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Summer can be time to re-make yourself

Published June 06. 2015 09:00AM

Every now and then when I'm reading research, a phrase just resonates, and I find myself more intrigued by the images and ideas it evokes than the results of the study overall. As a result, the article you're about to read features the former and not the latter.

The phrase: "an opportunity to re-make yourself."

The speaker: Chad Jensen, a psychologist at Brigham Young University.

His words were in reference to a study he did with his students at BYU and that was published last January in the journal of Childhood Obesity. Their research detected a pattern when overweight teens successfully lost weight.

Now teens typically tend to be egocentric, meaning they see the world as revolving around them. While it makes many of them seem selfish, the mindset is a phase of natural development, a seemingly necessary byproduct of puberty. As teens enter into adulthood, however, most come to see themselves as just a part of the whole and gain perspective on their place in society.

But because egocentrism is the prevalent teenage mindset, psychologists just assumed teens who successfully lost weight did so as a way to say, "Look at me" or to impress their peers or to score points with their parents.

Not so.

After interviewing 40 formerly obese or overweight teens, all of whom lost at least 30 pounds and kept the weight off for at least one year, the BYU researchers found that more than six out of 10 claimed their primary motive was not improved looks, enhanced social acceptance and status, or to please mom and dad.

The primary motivation for the majority was simply a desire for better health, a decision they reached solely on their own.

While that finding is newsworthy, what Jensen said to Medical News Today as part of the back story is what really got my brain going. "There were periods," he said, "like a transition to high school or to college, where we saw groups of teens who lost weight in those important periods ... There's a lot of change going on, so some teens decide to make a change to be healthier.

"It's sort of an opportunity to re-make yourself."

Now maybe this phrase affected me for it was on my first day of college that I decided to experiment and follow the tenets of a lacto-ovo vegetarian diet (an eating pattern I follow faithfully to this day nearly 35 years later), but I also recognized a more universal application for it. All students' lives change significantly with the start of summer vacation. Many parents' work hours and schedules and commitments change as well.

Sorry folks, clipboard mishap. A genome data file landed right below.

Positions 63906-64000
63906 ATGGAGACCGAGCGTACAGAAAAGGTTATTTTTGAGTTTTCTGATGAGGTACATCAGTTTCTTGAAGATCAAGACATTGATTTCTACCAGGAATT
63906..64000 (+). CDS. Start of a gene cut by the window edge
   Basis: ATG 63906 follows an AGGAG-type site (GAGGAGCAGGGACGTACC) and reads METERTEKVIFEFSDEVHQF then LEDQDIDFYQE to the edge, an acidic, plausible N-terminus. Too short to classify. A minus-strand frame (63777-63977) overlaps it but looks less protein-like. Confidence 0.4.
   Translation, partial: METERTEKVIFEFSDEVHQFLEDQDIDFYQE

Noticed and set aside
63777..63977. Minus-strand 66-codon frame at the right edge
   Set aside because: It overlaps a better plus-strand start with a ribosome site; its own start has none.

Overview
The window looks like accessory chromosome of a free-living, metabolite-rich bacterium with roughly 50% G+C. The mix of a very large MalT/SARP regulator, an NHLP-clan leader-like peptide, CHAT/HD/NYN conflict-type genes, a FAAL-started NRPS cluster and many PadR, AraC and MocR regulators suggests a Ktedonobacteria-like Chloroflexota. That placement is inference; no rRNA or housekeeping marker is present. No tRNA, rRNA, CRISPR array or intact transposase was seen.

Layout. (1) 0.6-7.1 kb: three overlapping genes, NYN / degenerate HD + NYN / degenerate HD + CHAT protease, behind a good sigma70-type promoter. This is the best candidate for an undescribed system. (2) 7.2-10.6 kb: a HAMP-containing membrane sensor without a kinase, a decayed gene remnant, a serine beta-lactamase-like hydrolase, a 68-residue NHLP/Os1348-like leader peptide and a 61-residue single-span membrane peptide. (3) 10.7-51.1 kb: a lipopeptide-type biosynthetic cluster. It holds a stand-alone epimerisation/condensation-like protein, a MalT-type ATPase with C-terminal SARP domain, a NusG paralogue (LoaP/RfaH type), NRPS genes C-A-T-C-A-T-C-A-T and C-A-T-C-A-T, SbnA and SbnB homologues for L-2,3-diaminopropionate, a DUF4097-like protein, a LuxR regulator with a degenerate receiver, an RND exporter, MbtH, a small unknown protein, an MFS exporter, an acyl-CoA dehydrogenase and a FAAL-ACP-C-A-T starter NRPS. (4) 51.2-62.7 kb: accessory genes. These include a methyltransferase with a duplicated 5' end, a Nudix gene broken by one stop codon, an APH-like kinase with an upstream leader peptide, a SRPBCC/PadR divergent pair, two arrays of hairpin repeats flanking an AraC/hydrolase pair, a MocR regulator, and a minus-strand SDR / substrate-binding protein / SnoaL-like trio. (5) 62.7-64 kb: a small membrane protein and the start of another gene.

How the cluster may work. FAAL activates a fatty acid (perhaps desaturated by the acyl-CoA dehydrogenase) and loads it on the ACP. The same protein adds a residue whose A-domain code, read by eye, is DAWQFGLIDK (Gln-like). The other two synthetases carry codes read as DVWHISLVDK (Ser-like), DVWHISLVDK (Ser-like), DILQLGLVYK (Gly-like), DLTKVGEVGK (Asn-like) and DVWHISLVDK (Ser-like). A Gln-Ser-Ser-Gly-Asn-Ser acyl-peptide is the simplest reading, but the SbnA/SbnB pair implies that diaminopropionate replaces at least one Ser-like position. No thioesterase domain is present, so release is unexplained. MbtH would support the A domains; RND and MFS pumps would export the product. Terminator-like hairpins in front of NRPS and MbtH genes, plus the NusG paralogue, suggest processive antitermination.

Doesn't that make the summer the perfect time for you to clean up your diet, get serious about exercise, and as Jensen suggests take the opportunity to re-make yourself?

Now if that sentiment makes sense to you, here's what you do: decide the end result. You're about to embark on a metaphorical trip, but still it's best to have a concrete destination.

Such a concrete destination not only gives you a specific goal, but also comes replete with additional health benefits.

Let's say, for example, you've done a few 5k races in the past, got somewhat bored with them, and as a result are not running nearly as far or as often as you used to. You're expanding middle section as well as your lack of energy in virtually all things are reminders of that.

Now the one thing that always intimidated you when you were doing races in the past was recognizing that many runners could hold your race pace at the next typical racing distance, the 10k. It kept you from ever trying that event, and that may be why your running regiment fizzled.

So what if you, so to speak, re-make yourself by devoting your energies not to "racing" a run at the 10k distance, but to completing a longer one, possibly a half-marathon.

Such a dramatic re-make certainly takes the pressure of performance off of you and will certainly engender other health benefits. The combination of eating healthier to prep for the endeavor along with the additional miles will surely create a loss of fat. The synergistic effect of exercise will produce more, not less, energy for other tasks.

Your sleep should become deeper and more restorative, and if you're truly committed to your goal, you'll make sure you get more rather than less of it. Which has been found to improve mood and better regulate your weight.

While the aforementioned hypothetical situation may have adults in mind, if you're a teen you should be able to learn from the pattern and adapt it to your situation.

If you're a bit heavier than you'd like to be and spend most summer mornings sleeping, why not wake up earlier than your friends, do a workout you find enjoyable, and then join them for whatever the group decides to do that day?

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